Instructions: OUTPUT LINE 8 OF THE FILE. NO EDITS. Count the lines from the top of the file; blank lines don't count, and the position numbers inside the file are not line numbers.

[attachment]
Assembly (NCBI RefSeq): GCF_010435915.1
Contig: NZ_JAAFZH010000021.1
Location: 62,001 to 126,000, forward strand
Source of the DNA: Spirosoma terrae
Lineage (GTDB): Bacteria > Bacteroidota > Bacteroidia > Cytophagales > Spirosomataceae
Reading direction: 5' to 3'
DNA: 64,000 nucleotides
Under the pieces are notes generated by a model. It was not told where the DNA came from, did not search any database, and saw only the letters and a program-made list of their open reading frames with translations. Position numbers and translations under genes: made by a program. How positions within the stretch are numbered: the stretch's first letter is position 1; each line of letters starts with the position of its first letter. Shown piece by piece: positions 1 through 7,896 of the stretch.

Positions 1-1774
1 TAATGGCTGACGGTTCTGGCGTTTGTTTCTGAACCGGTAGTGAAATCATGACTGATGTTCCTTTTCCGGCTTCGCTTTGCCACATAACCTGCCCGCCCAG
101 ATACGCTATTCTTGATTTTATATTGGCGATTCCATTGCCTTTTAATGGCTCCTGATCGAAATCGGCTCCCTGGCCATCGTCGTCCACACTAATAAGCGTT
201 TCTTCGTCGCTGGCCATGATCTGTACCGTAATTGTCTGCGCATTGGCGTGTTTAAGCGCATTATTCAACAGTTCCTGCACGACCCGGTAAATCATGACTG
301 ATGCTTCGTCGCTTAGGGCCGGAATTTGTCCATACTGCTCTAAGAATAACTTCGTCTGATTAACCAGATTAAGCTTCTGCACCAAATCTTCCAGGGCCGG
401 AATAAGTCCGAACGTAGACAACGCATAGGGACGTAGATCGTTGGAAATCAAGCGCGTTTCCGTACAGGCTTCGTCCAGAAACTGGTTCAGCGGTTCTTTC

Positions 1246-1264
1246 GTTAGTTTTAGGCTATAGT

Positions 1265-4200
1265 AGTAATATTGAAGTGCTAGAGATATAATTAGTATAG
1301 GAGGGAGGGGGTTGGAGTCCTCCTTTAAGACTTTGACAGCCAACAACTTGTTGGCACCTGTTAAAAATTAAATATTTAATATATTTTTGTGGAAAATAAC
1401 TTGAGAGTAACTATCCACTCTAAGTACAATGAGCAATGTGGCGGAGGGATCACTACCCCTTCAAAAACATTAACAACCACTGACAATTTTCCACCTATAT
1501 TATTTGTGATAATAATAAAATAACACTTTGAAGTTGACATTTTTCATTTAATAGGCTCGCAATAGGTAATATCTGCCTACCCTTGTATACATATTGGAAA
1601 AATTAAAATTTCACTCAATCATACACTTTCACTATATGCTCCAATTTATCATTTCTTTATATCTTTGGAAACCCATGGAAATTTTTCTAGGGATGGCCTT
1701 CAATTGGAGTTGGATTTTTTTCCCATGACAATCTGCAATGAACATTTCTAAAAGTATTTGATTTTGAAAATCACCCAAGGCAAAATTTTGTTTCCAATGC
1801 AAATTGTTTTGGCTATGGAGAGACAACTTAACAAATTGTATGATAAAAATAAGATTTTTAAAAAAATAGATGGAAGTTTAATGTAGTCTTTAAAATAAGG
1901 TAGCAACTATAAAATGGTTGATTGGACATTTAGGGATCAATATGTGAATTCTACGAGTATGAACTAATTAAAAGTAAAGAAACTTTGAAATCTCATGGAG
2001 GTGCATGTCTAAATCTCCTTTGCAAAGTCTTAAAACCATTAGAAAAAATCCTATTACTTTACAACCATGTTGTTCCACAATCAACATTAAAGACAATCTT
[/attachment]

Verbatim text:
Under the pieces are notes generated by a model. It was not told where the DNA came from, did not search any database, and saw only the letters and a program-made list of their open reading frames with translations. Position numbers and translations under genes: made by a program. How positions within the stretch are numbered: the stretch's first letter is position 1; each line of letters starts with the position of its first letter. Shown piece by piece: positions 1 through 7,896 of the stretch.